Salmon scavengers are often opportunistic predators, species that feed primarily on other food sources but will take a free meal of a salmon carcass whenever they can get it. These species include voles, mink, marten, bald eagles, magpies, ravens, crows, gulls, coyotes, and wolves, among others. While larger carnivores, such as wolves and eagles, can pull live salmon from spawning grounds, smaller species rely on brown bears for their salmon supplements. Bears that drag salmon carcasses away from salmon spawning grounds to avoid competition or secret away choice morsels often leave behind partially-consumed salmon carcasses. These remains are then available to a host of scavengers as a free meal.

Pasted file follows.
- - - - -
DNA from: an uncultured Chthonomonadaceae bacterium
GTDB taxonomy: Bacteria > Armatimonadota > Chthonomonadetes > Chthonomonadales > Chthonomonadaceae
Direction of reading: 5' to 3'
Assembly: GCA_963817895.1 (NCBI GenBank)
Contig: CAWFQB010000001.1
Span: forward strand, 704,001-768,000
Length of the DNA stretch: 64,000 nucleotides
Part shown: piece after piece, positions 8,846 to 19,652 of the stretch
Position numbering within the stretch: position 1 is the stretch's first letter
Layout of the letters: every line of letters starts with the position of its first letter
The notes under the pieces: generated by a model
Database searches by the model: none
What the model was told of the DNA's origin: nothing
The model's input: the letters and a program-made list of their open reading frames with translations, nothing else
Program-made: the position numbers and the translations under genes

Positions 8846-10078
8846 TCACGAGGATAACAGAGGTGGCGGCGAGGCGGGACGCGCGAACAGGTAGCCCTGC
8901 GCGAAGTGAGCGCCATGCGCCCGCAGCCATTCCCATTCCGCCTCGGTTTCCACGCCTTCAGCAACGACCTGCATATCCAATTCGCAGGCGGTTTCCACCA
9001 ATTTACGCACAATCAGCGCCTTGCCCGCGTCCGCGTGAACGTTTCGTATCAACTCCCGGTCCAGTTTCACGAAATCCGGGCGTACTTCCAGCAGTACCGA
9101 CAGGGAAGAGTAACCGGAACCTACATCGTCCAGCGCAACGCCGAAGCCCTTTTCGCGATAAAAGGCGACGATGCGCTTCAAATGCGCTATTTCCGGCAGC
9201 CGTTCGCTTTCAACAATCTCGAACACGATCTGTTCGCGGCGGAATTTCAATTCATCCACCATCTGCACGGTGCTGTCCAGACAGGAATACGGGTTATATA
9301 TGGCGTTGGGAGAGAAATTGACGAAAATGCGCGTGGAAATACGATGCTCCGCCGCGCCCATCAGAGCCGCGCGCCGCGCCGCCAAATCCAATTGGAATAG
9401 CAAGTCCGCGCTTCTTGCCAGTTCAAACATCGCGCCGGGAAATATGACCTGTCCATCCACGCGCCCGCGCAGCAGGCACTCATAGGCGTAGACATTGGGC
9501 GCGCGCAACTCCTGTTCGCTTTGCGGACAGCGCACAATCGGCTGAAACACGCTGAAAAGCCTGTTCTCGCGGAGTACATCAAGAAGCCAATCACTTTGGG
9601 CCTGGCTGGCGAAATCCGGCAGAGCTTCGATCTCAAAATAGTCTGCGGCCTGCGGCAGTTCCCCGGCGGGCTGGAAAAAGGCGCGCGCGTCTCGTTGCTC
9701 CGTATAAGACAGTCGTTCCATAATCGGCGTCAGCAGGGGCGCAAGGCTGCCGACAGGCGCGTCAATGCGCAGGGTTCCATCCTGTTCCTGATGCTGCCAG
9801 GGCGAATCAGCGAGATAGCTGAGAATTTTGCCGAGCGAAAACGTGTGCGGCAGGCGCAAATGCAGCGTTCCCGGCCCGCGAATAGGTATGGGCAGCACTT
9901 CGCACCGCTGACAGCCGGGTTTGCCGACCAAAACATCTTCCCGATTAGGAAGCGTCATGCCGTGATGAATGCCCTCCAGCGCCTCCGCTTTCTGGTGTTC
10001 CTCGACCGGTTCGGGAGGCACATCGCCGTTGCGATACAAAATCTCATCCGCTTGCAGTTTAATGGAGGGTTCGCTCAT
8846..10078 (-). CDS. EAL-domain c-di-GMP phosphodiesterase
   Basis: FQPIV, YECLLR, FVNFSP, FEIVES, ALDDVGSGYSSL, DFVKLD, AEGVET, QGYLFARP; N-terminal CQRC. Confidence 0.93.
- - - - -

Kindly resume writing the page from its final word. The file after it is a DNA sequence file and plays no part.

Relatively little is know about the extent to which smaller carnivores depend on salmon for subsistence. Since species like mink and marten can’t actively secure salmon for themselves, it is unlikely that they depend solely on salmon as a food source. However, in areas with a lot of bear activity or when runs are particularly strong, a larger proportion of these smaller carnivores’ diets may be composed of salmon. Our research group hopes to determine how often scavengers feed on salmon carcasses, and how much they may or may not rely on salmon subsidies as a food source.
If you’re interested in seeing additional photos of scavengers, check out the following blog posts, with series of images captured by our motion-detecting trail cameras: